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Last Updated: June 14, 2019
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4.783K
· eviweb

Using GIT to manage a website

git

In regard to this topic : Git website howto here follows a generic git hook :
Copy/paste the code below to your .git/hooks/post-receive file of your remote repository :

#!/bin/bash
GIT_WORK_TREE=`dirname $(dirname $(dirname $(readlink -f $0)))` git checkout -f

Be aware not to forget to set this file executable

and run git config receive.denycurrentbranch ignore in your remote repository to allow updates to be sent from your local one.

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4587

this works well but I like working with a bare repo outside my public directory and having the working tree inside my public directory (no .git folder in my website) and then checking the contents of the push to the working tree with a similar hook.

Pro-git advises against pushing directly to a non-bare repo.

I will make a protip with this method in a minute, check my profile if your interested to see how to use a bare repo instead.

over 1 year ago ·
4598

@jwebcat
thanks for your comment.
For sure, I'm really interested to see how you can manage a working tree with no .git inside.

Regarding the method described by Abhijit (follow the link above), I use the remote repository in a kind of passive mode. Nothing is made directly in this working tree.
All integrations are made on my local desktop and are only pushed to the remote server.
Then I can't see what kind of problem could happened.

Regards

Eric

over 1 year ago ·
4614

@eviweb it's not really a big deal until you have many people working on a repo and pushing to the same working tree.

Here is a good article explaining why you shouldn't push to a non bare repo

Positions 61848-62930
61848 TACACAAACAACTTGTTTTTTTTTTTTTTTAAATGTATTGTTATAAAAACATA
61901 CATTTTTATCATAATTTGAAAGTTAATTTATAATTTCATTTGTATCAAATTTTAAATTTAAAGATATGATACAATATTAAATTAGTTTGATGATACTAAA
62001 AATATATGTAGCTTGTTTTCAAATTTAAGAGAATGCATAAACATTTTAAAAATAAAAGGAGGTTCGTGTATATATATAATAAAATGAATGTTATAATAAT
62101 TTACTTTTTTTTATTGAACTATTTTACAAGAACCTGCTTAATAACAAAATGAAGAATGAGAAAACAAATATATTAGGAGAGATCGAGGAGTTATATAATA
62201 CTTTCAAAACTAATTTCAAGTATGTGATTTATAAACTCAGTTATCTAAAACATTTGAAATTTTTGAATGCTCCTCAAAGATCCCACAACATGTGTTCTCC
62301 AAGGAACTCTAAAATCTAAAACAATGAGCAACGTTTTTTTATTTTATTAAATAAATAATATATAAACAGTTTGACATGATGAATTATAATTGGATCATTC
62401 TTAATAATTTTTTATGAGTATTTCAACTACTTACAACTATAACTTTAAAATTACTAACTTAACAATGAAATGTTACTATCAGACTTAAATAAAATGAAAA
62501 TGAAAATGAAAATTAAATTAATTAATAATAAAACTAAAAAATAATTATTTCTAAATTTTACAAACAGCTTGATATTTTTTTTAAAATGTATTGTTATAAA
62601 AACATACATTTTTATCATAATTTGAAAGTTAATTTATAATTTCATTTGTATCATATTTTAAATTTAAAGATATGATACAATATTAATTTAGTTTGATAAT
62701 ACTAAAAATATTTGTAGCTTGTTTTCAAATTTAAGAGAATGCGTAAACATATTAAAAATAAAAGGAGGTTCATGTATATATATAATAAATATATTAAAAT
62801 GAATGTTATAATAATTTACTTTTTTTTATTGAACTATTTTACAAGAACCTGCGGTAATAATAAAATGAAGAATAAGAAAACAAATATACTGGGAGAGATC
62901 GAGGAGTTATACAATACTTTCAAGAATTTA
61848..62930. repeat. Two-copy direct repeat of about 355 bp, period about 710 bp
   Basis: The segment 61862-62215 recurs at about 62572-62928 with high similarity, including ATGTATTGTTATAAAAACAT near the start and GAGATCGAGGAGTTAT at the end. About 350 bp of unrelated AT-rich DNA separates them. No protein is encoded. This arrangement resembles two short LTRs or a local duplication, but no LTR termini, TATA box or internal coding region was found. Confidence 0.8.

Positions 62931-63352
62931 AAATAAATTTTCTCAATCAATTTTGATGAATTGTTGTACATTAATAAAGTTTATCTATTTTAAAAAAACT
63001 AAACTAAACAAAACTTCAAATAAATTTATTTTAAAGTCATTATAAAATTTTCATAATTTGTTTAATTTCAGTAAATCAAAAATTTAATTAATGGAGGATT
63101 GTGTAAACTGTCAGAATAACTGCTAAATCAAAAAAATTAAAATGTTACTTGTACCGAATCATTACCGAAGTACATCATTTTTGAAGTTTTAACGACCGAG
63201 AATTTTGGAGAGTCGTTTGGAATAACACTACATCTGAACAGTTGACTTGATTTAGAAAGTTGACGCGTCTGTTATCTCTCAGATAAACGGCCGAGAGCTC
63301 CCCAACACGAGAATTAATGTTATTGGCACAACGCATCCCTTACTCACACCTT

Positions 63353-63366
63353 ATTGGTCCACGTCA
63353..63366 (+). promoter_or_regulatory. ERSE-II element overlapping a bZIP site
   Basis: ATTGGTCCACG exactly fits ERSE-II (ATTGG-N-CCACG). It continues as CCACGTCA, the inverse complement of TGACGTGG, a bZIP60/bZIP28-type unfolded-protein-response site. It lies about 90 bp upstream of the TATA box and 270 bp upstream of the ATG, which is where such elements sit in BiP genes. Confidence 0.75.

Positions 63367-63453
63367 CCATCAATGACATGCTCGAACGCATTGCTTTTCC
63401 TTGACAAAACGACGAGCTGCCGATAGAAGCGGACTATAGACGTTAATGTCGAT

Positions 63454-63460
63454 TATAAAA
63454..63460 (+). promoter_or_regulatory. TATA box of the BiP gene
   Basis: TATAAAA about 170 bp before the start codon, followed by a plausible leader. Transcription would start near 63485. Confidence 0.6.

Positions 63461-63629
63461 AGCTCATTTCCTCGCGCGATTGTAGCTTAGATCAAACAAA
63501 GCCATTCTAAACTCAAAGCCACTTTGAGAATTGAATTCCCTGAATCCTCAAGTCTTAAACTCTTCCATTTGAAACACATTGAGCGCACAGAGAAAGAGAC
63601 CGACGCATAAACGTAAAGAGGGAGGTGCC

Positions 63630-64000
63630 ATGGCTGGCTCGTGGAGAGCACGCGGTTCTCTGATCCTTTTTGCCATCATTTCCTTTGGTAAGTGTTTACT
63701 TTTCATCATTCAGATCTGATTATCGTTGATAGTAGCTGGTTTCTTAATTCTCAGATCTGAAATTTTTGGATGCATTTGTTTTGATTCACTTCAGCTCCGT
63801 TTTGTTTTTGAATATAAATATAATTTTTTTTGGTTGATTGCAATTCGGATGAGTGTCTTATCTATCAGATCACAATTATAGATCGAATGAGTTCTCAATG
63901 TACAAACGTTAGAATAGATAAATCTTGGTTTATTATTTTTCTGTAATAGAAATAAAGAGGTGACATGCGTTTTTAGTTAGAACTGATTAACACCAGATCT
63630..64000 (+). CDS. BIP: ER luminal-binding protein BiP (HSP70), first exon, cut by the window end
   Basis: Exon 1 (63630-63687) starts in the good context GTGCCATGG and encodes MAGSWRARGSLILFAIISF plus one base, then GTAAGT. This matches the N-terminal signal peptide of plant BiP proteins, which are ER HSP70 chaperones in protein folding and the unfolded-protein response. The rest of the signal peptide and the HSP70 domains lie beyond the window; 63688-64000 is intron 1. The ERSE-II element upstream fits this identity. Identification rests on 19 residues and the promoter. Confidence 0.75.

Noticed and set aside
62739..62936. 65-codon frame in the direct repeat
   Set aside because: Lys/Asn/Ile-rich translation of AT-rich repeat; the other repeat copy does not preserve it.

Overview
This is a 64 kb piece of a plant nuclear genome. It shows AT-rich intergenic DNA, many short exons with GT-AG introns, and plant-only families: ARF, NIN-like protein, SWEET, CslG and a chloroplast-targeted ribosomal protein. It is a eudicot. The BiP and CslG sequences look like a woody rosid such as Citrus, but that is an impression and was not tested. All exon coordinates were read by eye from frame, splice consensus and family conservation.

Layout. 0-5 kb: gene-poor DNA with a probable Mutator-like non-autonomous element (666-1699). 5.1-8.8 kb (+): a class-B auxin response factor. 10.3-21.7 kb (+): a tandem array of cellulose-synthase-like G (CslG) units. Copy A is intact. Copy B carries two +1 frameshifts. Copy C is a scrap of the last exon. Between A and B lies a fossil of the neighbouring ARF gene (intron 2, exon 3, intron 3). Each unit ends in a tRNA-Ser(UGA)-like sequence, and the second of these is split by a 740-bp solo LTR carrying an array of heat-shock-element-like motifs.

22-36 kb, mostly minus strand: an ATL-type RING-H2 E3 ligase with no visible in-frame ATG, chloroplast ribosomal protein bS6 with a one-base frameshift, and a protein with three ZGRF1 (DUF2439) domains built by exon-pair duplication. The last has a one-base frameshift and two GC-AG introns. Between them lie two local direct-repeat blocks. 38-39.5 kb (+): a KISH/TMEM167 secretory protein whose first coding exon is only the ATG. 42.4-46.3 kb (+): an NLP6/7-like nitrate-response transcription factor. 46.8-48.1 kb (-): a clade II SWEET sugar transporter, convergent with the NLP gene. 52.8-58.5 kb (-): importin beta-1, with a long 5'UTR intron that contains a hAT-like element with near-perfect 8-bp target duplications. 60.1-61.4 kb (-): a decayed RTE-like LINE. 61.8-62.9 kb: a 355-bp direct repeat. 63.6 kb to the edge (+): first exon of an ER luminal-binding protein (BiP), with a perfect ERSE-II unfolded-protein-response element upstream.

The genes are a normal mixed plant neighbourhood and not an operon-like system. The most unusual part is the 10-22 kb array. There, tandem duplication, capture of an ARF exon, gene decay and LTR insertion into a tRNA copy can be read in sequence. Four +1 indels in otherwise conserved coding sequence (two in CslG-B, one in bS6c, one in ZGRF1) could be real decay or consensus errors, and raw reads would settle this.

http://gitready.com/advanced/2009/02/01/push-to-only-bare-repositories.html

I will have some time this afternoon I will make that tip.

over 1 year ago ·
4620

@jwebcat thanks for the link.

I've just found it this afternoon ;) and I agree with this article.

But my case is a little bit different, as I don't want to keep changes in the remote repo of my web site.
In fact this repo is not a collaborative working tree.
As I said before, all integrations are made in a local working dir.
These are pushed to a bare remote repository for collaborative work.
Changes are kept here.
But it is very usefull to update your website directly from your computer or directly from the bare repo, once all tests succeed.
You don't need another tool or using a different protocol.
Only git and ssh.

Please, could you keep me informed of your tip ?
I'm very interested.

Eric

over 1 year ago ·
4629

-Somehow I missed the article you linked to.

-The article the exact method I use besides taking advantage of ssh aliases.

I'm confused why you are setting the

$ git config receive.denycurrentbranch ignore

-this command tells git to ignore if it is currently in a non-bare repo to over-ride its default setting to disallow this.

-what command are you using to initialize your remote repo?

$ git init --bare

or just

$ git init

if you initialize with --bare flags then YOU DON'T want to use the